After hospitalizations statewide doubled in just two weeks, health care executives across Michigan are emphasizing the need for people to follow public health guidelines to get the spread of the coronavirus back under control.
The Michigan Health & Hospital Association reports that 3,071 people statewide with COVID-19 were hospitalized as of Wednesday. That’s three times the number of people who were in the hospital with COVID-19 just 30 days ago and a 100 percent increase from Oct. 29.
In the three weeks since, Michigan has seen the largest surge in inpatients since the upswing in COVID-19 cases began early last month, the MHA said.
At the present rate, and “if nothing is done to change the growth rate of the surge,” 5,000 people in Michigan could wind up in the hospital within a few weeks with COVID-19, according to the MHA.
“Michigan is at a pivotal point in our fight against the spread of COVID-19,” said MHA Chief Medical Officer Dr. Gary Roth, who urged people to limit gatherings over the upcoming Thanksgiving holiday weekend to people they live with, as well as to wear face masks and maintain distance from one another.
“The upcoming holidays will challenge us all. The actions we take today can lead to full dining room tables for many more holidays to come,” Roth said.
Health care executives in a media briefing this morning emphasized the present seriousness of the situation and said much of the recent surge resulted from small social gatherings. Now that tests are recording positive rates of 15 to 20 percent, there’s a likelihood that even in a small gathering of five people somebody is a likely carrier of the coronavirus “and will spread the disease,” said Gerry Anderson, the executive chairman of DTE Energy who chairs the Michigan Economic Recovery Council.
Anderson declined to discuss specific policy action state lawmakers could take to address the surge.
Of those testing positive, 40 percent are asymptomatic, said Wright Lassiter III, CEO of Henry Ford Health System in Detroit.
Hospital leaders say people should still wear a face mask and distance even in small gatherings with friends and family.
“It’s just re-thinking what we were doing earlier in the year when it was a lower positivity rate. Now that it’s higher, we just need to understand that there is greater risk of this silent and invisible virus that is around us and lower that rate,” said Tina Freese Decker, president and CEO of Spectrum Health in Grand Rapids.
“It’s going to take all of us to slow this spread,” Freese Decker said.
The recent surge in COVID-19 cases has been pushing hospitals’ capacity. While hospitals have the ability to add beds as cases rise, their biggest issue is staffing, as MiBiz reported Wednesday.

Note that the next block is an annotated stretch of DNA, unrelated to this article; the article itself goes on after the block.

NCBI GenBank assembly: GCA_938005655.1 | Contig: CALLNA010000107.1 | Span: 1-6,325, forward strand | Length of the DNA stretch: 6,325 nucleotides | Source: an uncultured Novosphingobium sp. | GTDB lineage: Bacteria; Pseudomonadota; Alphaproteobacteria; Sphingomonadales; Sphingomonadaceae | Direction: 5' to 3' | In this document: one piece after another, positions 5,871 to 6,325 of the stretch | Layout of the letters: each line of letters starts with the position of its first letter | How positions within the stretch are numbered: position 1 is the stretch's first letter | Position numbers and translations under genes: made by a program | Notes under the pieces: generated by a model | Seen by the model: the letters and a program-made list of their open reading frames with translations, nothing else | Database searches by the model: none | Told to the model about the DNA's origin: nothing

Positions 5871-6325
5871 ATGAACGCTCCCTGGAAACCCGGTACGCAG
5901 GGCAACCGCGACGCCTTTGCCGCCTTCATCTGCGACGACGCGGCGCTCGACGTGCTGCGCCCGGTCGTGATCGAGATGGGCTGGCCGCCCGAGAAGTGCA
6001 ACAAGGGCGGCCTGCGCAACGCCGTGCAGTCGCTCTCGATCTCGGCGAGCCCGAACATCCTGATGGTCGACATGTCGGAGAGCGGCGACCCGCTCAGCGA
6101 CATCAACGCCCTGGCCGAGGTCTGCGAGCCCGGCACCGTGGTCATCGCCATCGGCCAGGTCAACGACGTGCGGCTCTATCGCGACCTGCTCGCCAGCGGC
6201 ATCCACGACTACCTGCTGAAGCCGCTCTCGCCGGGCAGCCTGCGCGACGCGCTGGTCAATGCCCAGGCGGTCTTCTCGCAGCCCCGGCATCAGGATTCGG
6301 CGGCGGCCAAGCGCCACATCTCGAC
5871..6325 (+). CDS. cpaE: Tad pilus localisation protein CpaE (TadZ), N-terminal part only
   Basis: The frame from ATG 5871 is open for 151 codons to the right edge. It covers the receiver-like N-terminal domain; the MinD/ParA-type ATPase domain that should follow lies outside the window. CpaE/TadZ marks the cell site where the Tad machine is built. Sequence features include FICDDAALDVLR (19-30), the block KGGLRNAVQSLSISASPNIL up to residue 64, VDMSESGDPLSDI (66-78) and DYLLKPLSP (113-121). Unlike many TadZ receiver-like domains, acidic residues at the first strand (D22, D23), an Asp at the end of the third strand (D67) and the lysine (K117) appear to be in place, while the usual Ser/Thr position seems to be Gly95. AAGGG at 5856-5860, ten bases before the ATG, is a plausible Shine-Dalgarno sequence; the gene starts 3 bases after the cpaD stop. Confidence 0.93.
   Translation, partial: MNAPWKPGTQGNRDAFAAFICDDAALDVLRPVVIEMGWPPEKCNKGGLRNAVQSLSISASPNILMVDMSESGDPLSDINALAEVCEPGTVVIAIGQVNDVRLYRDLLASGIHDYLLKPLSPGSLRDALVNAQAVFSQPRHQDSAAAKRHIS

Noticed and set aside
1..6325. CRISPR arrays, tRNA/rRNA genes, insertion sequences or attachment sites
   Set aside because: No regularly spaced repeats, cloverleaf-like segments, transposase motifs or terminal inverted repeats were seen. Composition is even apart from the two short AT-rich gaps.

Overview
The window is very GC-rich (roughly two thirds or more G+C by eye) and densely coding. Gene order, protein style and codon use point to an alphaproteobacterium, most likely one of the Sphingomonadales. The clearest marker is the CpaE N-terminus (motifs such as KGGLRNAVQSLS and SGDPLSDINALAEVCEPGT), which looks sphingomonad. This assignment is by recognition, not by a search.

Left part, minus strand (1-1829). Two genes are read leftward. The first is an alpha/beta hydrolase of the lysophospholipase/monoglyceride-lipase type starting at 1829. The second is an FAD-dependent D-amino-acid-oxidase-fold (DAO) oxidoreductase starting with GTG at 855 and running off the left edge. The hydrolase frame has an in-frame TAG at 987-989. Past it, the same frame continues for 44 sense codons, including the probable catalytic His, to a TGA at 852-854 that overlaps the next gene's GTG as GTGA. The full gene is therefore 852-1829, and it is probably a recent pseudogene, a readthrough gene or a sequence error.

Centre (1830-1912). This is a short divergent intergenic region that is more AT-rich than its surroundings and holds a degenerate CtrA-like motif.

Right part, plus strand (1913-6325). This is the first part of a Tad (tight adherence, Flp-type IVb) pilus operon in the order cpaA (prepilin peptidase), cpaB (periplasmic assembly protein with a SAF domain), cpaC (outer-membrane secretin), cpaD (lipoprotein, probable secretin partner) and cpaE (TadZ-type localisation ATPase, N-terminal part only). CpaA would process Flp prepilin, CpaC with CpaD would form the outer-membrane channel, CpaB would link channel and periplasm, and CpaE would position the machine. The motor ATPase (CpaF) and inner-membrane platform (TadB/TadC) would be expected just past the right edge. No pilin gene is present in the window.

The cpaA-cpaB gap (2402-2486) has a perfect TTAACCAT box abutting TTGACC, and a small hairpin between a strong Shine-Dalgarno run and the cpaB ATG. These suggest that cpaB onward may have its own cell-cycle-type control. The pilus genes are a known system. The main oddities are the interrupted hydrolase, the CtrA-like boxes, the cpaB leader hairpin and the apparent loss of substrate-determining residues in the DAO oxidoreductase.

“Unlike in the spring, the COVID-19 surge is now statewide, which means our ability to share staff and transfer patients is minimal. It is critical that we help our care teams stay healthy by reducing the community spread of COVID-19,” Freese Decker said.
Since the surge has occurred across Michigan and in many other states, hospitals have limited ability to collaborate and share staff to handle cases surges, hospital leaders say. Hospitals are also having to deal with staff contracting the coronavirus.
“We certainly have taken advantage of our surge capacity plans to add inpatient capacity where that makes sense. So, it’s not necessarily an issue of lack of hospital beds, but it truly is a very concerning issue when you talk about availability of staff, particularly when frontline caregivers are testing positive themselves,” said Michigan Health & Hospital Association CEO Brian Peters.
“The viability of our health care system depends on reducing the rate of community spread that is impacting our health care workforce,” Peters said.
Executives stressed that hospitals are safe, have adequate personal protection equipment, and possess a far better understanding today of preventing the virus’ spread than in the spring.
“PPE does work. It does create a safe environment,” said John Fox, president and CEO of Southfield-based Beaumont Health.
Ed Ness, president and CEO of Munson Healthcare in Traverse City, said the present spread of COVID-19 is “a community issue, not an issue of spread within a hospital.”
Hospital executives say they want to avoid having to delay procedures or go back into the kind lockdown they went through in the spring when the pandemic hit. Delaying or deferring elective or non-urgent care for non-COVID patients could result in people having a medical condition worsen.
“Those patients need care and we want to stay functional with respect to a whole spectrum of clinical programs,” Fox said. “We believe that delaying those services puts peoples’ health at risk.”
Lassiter said a “small percentage” of patients have opted to delay their care “because they are becoming concerned again about COVID in hospitals.”
“Hospitals are safe places. Our staff and our leaders understand how to ensure that we keep people safe and segregated between COVID and non-COVID patients,” Lassiter said.
To free up beds and redeploy staff as needed, some hospitals — such as Spectrum Health, Metro Health-University of Michigan and Mercy Health Muskegon — have begun to delay or limit elective surgical procedures that require a stay in the hospital.
Hospitals can defer and delay elective care “if it’s absolutely necessary” to redeploy staff, “but the reality is we want to make sure our doors are open for those who need health care services to the extent possible,” Peters said. “We’re trying to do everything we possibly can to avoid that outcome.”
Spectrum Health has been moving more surgeries to an outpatient setting, eliminating the use of an inpatient bed and staff, Freese Decker said.
“That allows us to be better prepared to expand our traditional capacity,” she said. “It’s really about each patient and each person’s individual situation and how does that impact them and how does that impact then the organization?”